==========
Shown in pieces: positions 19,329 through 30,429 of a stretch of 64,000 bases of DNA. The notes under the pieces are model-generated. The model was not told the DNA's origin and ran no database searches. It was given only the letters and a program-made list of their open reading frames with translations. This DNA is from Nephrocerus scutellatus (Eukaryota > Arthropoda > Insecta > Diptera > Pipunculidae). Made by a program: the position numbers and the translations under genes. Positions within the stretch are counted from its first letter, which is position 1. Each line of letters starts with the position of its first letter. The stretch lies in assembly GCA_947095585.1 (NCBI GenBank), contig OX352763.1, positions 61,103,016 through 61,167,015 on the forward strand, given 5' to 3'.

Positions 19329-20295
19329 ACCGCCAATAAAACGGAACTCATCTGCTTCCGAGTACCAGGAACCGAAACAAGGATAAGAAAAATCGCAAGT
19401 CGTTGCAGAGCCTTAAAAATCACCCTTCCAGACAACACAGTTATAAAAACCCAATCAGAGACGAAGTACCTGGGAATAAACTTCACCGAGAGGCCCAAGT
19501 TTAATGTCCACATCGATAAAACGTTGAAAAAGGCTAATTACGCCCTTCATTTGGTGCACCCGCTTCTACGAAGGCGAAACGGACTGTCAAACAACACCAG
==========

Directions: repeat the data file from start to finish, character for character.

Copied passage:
Shown in pieces: positions 19,329 through 30,429 of a stretch of 64,000 bases of DNA. The notes under the pieces are model-generated. The model was not told the DNA's origin and ran no database searches. It was given only the letters and a program-made list of their open reading frames with translations. This DNA is from Nephrocerus scutellatus (Eukaryota > Arthropoda > Insecta > Diptera > Pipunculidae). Made by a program: the position numbers and the translations under genes. Positions within the stretch are counted from its first letter, which is position 1. Each line of letters starts with the position of its first letter. The stretch lies in assembly GCA_947095585.1 (NCBI GenBank), contig OX352763.1, positions 61,103,016 through 61,167,015 on the forward strand, given 5' to 3'.

Positions 19329-20295
19329 ACCGCCAATAAAACGGAACTCATCTGCTTCCGAGTACCAGGAACCGAAACAAGGATAAGAAAAATCGCAAGT
19401 CGTTGCAGAGCCTTAAAAATCACCCTTCCAGACAACACAGTTATAAAAACCCAATCAGAGACGAAGTACCTGGGAATAAACTTCACCGAGAGGCCCAAGT
19501 TTAATGTCCACATCGATAAAACGTTGAAAAAGGCTAATTACGCCCTTCATTTGGTGCACCCGCTTCTACGAAGGCGAAACGGACTGTCAAACAACACCAG